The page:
Countryside Alliance Chief Executive, Tim Bonner, and Head of Shooting, Liam Stokes, met the Parliamentary Under Secretary of State for Crime, Sarah Newton MP, on Wednesday (25 October) to discuss proposed changes to firearms law and the online sale of knives.
The meeting was a chance for the Countryside Alliance to raise initial concerns about of the Home Office proposals which could adversely affect people in rural communities. The proposals, which form part of a wider consultation on ‘offensive weapons’, are currently subject to public consultation.
The proposals include a requirement for knives purchased online to be collected in person in order to help enforce the ban on people under the age of 18 purchasing knives.
While we fully support the Home Office drive to tackle knife crime we feel this proposal will not be practical for many people in rural areas, and we are concerned that more high-tech solutions such as age verification have not been fully considered. We raised concerns about this proposal earlier in the summer in a letter to the Home Secretary highlighting the problems this could cause in rural areas where services and public transport are often limited.
The Minister acknowledged our concerns and said that online age verification would be considered when the technology became available, but emphasised the Home Office’s determination to act as quickly as possible to disrupt the ability of under-18s to purchase knives We expressed concern that this proposal would make delivery services responsible for checking the identity of people purchasing knives, and that this responsibility would cause some delivery services to simply stop transporting knives altogether. We discussed the possibility of rural post offices acting as collection points for knives purchased online.
The proposals also suggest a ban on large (.50) calibre rifles and rifles with a Manually Actuated Release System (MARS) on the grounds of public safety.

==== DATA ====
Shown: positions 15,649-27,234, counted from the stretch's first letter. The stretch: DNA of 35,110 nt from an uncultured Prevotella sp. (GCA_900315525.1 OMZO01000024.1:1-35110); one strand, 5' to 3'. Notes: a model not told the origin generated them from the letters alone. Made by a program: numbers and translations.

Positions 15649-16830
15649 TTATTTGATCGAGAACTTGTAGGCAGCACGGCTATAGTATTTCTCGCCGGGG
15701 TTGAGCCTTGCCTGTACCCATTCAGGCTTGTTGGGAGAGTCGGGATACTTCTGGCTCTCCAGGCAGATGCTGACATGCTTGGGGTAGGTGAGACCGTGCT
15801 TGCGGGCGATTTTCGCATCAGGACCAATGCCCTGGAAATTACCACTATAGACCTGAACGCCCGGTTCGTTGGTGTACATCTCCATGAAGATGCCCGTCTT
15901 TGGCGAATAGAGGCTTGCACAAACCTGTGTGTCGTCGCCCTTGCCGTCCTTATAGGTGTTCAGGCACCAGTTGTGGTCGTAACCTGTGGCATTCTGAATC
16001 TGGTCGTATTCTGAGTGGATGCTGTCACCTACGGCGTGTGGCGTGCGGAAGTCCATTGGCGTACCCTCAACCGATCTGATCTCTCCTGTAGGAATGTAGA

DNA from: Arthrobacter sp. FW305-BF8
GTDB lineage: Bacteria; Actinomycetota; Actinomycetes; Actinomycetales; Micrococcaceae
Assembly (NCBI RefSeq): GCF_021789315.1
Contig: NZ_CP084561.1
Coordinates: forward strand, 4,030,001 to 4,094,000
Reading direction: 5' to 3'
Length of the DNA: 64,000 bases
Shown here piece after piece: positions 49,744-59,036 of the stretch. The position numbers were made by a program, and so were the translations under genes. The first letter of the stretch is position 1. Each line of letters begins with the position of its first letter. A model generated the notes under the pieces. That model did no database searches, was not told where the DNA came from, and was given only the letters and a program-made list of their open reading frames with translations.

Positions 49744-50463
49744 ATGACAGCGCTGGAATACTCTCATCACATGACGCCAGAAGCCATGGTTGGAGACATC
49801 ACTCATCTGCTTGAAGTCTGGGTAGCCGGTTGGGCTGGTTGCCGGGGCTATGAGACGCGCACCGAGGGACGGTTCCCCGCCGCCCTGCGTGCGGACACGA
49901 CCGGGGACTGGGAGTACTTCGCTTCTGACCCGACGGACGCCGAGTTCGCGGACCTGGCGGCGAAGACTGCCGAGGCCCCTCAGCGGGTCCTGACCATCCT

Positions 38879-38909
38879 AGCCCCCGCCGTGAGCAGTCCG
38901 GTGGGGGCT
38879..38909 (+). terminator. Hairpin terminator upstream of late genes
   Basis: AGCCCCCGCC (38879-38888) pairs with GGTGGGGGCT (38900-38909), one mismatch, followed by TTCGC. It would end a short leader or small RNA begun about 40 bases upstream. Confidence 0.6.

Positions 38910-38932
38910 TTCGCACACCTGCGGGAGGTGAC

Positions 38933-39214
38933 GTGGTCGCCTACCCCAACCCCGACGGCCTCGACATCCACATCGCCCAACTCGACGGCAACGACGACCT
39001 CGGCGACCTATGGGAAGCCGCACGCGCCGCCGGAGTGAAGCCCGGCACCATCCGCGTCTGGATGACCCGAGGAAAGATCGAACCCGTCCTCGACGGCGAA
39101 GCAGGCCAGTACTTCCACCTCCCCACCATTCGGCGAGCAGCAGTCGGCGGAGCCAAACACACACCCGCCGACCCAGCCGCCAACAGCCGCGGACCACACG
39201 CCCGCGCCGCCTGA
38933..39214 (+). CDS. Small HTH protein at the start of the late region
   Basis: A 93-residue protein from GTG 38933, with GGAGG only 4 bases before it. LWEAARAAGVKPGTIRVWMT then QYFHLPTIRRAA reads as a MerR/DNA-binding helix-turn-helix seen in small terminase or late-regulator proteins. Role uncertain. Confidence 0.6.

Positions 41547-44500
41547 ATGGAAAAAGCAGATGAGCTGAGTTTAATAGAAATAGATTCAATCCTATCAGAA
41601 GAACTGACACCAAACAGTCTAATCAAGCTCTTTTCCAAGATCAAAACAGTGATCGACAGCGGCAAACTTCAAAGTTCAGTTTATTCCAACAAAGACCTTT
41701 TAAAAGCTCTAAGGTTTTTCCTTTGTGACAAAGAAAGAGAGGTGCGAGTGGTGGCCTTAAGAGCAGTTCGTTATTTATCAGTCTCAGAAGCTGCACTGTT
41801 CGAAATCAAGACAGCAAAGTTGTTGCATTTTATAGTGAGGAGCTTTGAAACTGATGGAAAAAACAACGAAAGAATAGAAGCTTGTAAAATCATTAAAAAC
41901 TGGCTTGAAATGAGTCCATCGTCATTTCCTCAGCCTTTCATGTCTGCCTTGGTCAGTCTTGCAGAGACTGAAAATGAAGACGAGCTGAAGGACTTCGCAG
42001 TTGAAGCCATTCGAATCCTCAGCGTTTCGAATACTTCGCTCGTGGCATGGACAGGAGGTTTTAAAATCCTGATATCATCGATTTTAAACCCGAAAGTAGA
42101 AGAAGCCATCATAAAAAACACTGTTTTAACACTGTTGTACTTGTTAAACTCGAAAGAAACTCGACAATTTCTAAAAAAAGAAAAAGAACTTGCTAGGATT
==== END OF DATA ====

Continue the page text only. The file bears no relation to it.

Whilst public safety should be paramount in firearms law, it is essential that legislation is based on principle and evidence to ensure that people who take part in lawful stalking and pest control are not burdened with un-necessary regulation and we wrote a letter to the Home Office highlighting this point earlier in the month.
We highlighted the diverse range of .50 calibre firearms that exist and the need for any future legislation to be precise to avoid inadvertently affecting the hunting and stalking community. The Minister accepted the need to ensure that lawful stalking and pest control were able to continue unaffected which included the need to clearly define the proposals to ensure there were no unintended consequences of any change in the law. The Minister gave an assurance that the Home Office would produce clear definitions and guidelines before any new restrictions of large or rapid-fire rifles were introduced.
Commenting on the meeting, Liam Stokes said: “The Minister is clearly supportive of game shooting and stalking, and is intent on ensuring that any changes in legislation do not adversely impact on our members. This was a very useful meeting in which we were able to provide input on exactly how to achieve that aim. We continue to have some disagreements over the implementation of restrictions on online knife sales, but we will work with the Home Office to secure the best possible outcome for rural communities.”